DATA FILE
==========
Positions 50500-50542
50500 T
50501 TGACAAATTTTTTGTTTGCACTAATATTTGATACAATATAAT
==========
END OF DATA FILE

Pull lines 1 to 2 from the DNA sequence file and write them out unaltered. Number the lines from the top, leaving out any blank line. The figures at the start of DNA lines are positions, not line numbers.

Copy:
Positions 50500-50542
50500 T